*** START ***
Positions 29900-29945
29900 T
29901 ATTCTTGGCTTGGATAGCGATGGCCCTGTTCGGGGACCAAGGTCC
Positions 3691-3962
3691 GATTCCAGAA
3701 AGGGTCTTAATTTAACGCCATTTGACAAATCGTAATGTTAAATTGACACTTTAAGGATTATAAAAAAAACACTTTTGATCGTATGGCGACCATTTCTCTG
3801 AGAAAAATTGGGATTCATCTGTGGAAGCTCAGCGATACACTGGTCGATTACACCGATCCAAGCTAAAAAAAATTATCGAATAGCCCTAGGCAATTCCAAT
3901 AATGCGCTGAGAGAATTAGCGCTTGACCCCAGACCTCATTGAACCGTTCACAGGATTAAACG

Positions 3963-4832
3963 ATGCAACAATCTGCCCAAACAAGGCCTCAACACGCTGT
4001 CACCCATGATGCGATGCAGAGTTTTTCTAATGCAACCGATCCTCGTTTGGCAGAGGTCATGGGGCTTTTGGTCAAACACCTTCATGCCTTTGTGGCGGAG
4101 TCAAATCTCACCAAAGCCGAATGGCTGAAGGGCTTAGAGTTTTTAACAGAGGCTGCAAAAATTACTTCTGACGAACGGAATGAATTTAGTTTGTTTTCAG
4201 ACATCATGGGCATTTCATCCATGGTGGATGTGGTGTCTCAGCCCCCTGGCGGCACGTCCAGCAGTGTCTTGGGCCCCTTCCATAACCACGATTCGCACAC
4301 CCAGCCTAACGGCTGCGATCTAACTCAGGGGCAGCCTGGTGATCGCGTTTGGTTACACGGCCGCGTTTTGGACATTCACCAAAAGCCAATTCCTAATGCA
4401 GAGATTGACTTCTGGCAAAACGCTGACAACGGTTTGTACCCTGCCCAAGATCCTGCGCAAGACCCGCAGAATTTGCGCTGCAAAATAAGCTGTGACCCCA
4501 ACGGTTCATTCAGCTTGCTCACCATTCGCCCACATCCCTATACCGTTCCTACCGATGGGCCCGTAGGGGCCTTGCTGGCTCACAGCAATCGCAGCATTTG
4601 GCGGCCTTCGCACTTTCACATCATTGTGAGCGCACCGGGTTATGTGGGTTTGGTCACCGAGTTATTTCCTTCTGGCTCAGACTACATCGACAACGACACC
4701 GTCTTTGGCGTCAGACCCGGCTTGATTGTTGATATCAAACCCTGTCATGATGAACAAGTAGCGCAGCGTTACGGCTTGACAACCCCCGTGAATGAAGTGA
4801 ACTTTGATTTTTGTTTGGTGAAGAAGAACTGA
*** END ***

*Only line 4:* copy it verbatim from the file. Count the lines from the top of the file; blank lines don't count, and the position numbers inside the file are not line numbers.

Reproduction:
Positions 3691-3962